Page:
Jason Bourne

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I need to preface this review with the fact that I absolutely love the original Bourne films. They are amongst some of my favourite films ever, and I firmly believe that The Bourne Ultimatum is the best spy-action-thriller film I have ever seen. So, with that, I was quite excited when it was announced that Matt Damon and Paul Greengrass were going to be returning to the franchise.

After the failed expansion of the franchise with 2012’s ‘The Bourne Legacy’, ‘Jason Bourne’ was supposed to be a return to the glorious films of the original trilogy. Alas, this is not what we got with the fifth film in the series.

Matt Damon was a great Jason Bourne during the 2000’s, but he was not able to fully recapture that spark in a film that turned out to be a bit of a bore and one that dragged during a story of cyber-sleuthing in the modern age.

But most of this is a direct result of how far from the books the films have strayed, and also from the corner that ‘The Bourne Ultimatum’ put the franchise into with the ending that it provided. There really was no way to bring Damon’s Bourne back after ‘Ultimatum’ but they tried and gave us a subpar storyline in doing so.

I will say that Paul Greengrass does a remarkable job of giving us some action-y fight scenes and also gives us possibly his strongest car chase scene that he has (still not the best in the series though), but the filming was not enough to make up for the story we were given.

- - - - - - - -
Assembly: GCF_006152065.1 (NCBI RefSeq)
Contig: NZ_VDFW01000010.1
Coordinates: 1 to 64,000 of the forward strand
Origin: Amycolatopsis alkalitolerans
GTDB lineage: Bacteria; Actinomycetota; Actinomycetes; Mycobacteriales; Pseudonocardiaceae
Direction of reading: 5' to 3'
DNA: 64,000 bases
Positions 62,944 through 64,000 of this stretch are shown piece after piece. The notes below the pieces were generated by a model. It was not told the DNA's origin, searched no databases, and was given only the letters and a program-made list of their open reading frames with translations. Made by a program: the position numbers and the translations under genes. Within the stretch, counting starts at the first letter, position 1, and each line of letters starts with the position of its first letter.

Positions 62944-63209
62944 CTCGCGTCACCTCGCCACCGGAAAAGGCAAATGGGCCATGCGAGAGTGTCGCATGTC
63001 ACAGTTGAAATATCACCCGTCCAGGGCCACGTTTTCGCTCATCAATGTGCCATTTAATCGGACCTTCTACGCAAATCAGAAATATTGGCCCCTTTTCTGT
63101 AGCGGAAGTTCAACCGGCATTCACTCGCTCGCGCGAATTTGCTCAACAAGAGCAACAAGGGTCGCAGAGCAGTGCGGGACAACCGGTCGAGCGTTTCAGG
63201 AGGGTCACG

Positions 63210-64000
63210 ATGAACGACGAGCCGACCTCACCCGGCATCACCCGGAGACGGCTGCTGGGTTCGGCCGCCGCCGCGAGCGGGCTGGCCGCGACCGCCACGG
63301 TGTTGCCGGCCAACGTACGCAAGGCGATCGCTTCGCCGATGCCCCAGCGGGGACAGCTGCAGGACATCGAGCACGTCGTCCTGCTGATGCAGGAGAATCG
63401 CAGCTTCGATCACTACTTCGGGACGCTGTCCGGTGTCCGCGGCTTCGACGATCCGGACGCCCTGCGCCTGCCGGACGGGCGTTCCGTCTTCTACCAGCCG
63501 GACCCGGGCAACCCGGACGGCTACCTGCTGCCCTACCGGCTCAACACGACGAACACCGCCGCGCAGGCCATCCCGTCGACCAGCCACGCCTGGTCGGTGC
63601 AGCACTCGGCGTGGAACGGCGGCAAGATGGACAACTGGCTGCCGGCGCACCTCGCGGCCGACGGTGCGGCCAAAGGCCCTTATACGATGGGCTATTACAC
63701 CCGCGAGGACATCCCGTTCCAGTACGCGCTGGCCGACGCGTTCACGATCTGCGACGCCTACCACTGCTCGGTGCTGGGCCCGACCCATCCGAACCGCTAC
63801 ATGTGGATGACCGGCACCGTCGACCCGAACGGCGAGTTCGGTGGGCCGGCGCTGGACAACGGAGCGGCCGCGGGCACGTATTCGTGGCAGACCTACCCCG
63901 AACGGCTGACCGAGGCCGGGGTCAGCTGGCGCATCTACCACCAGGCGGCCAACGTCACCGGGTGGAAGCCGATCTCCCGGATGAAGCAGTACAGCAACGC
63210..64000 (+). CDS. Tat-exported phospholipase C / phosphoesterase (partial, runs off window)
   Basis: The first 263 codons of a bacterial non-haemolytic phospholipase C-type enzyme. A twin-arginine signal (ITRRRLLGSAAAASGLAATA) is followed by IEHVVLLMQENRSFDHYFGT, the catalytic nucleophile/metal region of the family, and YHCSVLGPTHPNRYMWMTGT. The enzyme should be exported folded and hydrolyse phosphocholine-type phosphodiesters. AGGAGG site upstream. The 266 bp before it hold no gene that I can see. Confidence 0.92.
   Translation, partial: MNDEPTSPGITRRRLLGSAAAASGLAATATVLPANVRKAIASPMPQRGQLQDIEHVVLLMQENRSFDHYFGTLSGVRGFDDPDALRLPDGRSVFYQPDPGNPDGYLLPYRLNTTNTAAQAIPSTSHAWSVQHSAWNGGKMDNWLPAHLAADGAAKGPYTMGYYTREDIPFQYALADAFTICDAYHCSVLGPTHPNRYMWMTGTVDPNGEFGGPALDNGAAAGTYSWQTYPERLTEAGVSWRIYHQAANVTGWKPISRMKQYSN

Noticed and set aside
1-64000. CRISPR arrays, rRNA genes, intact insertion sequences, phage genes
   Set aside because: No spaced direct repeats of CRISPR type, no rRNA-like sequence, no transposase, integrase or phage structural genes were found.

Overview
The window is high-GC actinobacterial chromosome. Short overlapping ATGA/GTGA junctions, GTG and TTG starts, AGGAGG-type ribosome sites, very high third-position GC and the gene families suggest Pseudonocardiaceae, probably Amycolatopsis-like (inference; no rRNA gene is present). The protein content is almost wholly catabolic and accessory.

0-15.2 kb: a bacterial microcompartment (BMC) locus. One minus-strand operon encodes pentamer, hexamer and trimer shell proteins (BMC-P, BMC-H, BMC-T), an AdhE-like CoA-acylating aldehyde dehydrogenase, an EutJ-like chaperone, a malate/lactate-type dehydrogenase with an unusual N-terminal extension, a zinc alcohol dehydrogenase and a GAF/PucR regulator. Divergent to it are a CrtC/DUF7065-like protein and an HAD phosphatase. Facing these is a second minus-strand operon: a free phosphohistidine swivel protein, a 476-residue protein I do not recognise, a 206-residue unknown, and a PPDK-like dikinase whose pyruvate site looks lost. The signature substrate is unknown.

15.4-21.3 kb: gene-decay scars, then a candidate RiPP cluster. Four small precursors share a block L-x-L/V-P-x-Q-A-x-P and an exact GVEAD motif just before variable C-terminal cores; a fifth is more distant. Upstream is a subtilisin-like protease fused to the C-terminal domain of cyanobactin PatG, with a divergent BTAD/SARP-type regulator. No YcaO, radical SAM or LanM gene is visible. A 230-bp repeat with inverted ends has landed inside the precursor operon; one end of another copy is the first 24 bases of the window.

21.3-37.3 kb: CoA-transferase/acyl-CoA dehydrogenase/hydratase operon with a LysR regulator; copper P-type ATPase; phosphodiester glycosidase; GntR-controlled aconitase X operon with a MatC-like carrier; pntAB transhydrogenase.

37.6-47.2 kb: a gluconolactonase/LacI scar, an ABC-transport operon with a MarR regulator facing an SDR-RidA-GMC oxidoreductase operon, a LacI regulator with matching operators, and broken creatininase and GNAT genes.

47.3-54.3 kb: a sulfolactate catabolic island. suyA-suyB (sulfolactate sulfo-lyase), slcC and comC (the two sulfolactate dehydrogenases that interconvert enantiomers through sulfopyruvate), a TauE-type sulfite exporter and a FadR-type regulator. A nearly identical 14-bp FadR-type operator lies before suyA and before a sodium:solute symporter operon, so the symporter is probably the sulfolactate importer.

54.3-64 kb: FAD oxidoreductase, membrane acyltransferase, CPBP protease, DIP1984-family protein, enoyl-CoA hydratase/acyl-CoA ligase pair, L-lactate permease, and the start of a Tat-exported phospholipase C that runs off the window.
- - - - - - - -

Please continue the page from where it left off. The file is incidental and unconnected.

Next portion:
That being said, at least the story tried to be topical to today’s society, with the fear of the government spying on us and using our own technology to do it. ‘Jason Bourne’ did a decent job of presenting a scenario that most viewers could at least understand on some level, even if for some of those viewers it was just a way to provide examples for their own paranoia.

In the end, we can now only wait for the inevitable reboot, or retooling of the character and the franchise, and I for one will hope to finally see a Bourne film where he hunts down The Jackal, true to the original stories, and a storyline that if they had followed it in the films, could have provided a reason for a return to the character at least.

As always, for all this and more, feel free to follow me on Twitter at @kymayer. Cheers all.

The Martian

themartianAs I have grown older, I have noticed that my taste in films has also changed, heading to, over the years, more adult based fare. Now, I guess that this is probably quite normal, but in the past couple of years, I have really found myself drawn to certain kinds of films, and the newest on that list is ‘The Martian’.

I need to preface this by saying that I, for the most part, really enjoy Matt Damon as an actor and think that the majority of Ridley Scott directed films are top notch, so much so that I place Scott in the top echelon of film makers today. With the combo of the two involved, I really had high hopes for ‘The Martian’, and I am happy to say that it delivered on the mark.